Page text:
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Fighting for His Family: The Billy Miske Story

Fighting for His Family: The Billy Miske Story

Billy Miske, a middleweight of St. Paul, Minn., has arrived in the city. He has issued a challenge to any of the boys of his weight.” (Milwaukee Free-Press, September 14, 1913)

One of the biggest, bravest men in history stood just six feet tall and weighed around 160 pounds. Pasty white, knobby knees, and fists that flew faster than even his nickname insinuated: the St. Paul Thunderbolt.

Billy Miske was a boxer, a man greased with grit and determination. Born in 1894, his glory years were destined to fall in decades rife with penny-pinching and hungry mouths. He married, had kids, and was broke. Dead broke.

But Miske used the skills God gave him to make ends meet: he bawled his fists and thrashed opponent after opponent in the ring. His style was orthodox; not sexy, not flashy, but quick and decisive. Each jab, each hook, each uppercut was thrown with purpose, whether they landed or not. In preparation for each fight, Miske would literally punch himself in his own jaw 10 times a day.

Miske fought toe-to-toe with some of the greatest boxers of the era: Jack Dempsey, Harry Greb, and Battling Lavinsky among others. In his illustrious career, Miske accumulated somewhere around 45 wins, 34 of which were by knockout. The early 1900’s are known as the “No Decision” era, meaning that in some states a match not decided by a knockout was considered a no-decision, and thus didn’t fit into the boxer’s overall record. Miske could easily have close to 100 career wins were it not for the time period in which he fought.

But the knockouts didn’t matter to Miske. His family did. He would do whatever he needed to provide for them, and if grinding through 15 round of dizzying punches would do that, he was all for it. But his time in the ring appeared over in 1919.

At the ripe age of 24, Miske told his trainer Jack Reddy he was feeling more tired than usual. Naturaly he attributed it to boxing. After a few doctors visits, however, Miske learned the grave news: he was battling Bright’s disease, a serious condition of the kidneys for which there was no cure. Doctors gave Miske about 5 years before he would die. But even worse than that, Miske was told he could no longer fight.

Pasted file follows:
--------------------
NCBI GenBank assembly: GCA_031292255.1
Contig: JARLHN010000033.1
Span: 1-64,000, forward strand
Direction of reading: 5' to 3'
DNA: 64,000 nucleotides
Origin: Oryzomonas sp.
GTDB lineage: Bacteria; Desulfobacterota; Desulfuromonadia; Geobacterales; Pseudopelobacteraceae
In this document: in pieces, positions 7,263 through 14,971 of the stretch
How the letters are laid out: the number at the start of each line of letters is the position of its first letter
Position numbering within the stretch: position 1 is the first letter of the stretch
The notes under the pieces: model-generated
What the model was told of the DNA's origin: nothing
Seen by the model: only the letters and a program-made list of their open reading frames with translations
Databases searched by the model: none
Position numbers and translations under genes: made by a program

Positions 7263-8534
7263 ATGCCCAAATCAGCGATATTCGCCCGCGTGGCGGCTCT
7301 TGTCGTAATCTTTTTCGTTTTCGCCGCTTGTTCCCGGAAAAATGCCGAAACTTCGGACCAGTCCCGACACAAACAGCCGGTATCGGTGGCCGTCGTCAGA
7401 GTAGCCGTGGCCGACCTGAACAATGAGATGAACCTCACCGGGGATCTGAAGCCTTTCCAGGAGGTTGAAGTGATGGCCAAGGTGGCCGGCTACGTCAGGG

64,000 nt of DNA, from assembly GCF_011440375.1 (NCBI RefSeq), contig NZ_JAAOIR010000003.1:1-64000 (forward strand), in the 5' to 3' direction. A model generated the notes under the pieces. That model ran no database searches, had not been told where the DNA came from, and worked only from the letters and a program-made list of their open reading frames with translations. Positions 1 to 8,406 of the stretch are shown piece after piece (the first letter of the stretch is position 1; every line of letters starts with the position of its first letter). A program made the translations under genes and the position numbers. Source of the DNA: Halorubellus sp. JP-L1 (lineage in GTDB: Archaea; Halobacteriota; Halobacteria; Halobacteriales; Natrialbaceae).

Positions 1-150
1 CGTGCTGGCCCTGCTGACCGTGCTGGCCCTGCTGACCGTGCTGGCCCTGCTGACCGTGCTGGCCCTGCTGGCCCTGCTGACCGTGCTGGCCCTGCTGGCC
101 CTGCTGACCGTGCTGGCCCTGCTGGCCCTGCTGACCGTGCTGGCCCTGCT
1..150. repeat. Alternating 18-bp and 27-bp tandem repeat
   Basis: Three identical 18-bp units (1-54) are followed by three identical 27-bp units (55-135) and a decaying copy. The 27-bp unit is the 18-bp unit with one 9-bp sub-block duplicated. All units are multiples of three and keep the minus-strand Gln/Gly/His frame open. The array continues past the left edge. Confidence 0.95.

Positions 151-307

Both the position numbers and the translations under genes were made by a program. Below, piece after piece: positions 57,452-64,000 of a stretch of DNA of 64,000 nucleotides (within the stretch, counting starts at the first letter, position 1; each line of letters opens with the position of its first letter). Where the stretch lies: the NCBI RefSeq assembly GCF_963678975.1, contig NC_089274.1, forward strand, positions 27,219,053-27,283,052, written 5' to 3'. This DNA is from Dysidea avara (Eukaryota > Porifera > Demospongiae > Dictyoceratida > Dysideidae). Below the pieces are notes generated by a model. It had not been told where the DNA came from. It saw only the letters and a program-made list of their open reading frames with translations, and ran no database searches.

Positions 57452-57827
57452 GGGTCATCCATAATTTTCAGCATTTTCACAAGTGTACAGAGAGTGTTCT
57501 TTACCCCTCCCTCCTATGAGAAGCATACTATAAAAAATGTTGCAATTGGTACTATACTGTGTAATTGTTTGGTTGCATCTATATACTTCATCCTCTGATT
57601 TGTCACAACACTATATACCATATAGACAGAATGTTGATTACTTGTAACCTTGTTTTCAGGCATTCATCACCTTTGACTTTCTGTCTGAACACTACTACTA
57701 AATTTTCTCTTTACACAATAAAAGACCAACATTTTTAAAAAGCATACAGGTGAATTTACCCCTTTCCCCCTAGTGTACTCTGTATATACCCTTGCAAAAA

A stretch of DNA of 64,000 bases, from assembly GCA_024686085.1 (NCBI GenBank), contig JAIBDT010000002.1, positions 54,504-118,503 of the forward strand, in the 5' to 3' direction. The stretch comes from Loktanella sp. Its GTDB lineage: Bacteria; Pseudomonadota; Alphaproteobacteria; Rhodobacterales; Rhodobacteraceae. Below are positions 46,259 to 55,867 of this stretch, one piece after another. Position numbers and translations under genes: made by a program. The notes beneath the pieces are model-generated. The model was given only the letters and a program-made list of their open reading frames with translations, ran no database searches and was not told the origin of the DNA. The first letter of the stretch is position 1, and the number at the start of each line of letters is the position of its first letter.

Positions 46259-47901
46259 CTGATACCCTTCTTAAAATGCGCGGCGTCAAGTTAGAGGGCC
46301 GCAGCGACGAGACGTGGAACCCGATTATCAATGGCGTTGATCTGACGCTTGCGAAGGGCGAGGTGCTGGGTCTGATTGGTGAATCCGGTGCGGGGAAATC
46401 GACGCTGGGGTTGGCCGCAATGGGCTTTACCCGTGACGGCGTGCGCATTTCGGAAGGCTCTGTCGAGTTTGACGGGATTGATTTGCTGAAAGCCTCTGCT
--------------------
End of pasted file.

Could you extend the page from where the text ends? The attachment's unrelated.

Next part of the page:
Telling a man like Miske that he’s no longer able to fight is like telling a tiger to let the herd of antelopes walk by without pouncing on one. Miske mad it his mission in his final years to do one thing: provide financial stability for his family. If that meant boxing through tremendous pain and fatigue? So be it.

Miske opted not to tell any family members of his condition. No need having Marie and his kids worry, and the last thing he wanted was someone telling him he shouldn’t fight. Miske tried other ways to make money. He used his life savings to start up an automobile sales shop. Unfortunately for Billy, as good as he was at boxing, he was equally bad at managing a business. He had to fight just to cover losses from the dealership.

Miske’s options were limited. The thing that made him money, the one thing in this world he was truly great at, he was told by physicians it would be detrimental to his health and shorten his even limited life span. But Miske believed if he could fight enough matches, even if he didn’t win, he could get money to continue putting food on the table. Billy Miske continued fighting as if nothing had ever happened. He went on about regular training routines with trainer Jack Reddy. He fought (and won) numerous matches in the years following his fatal diagnosis.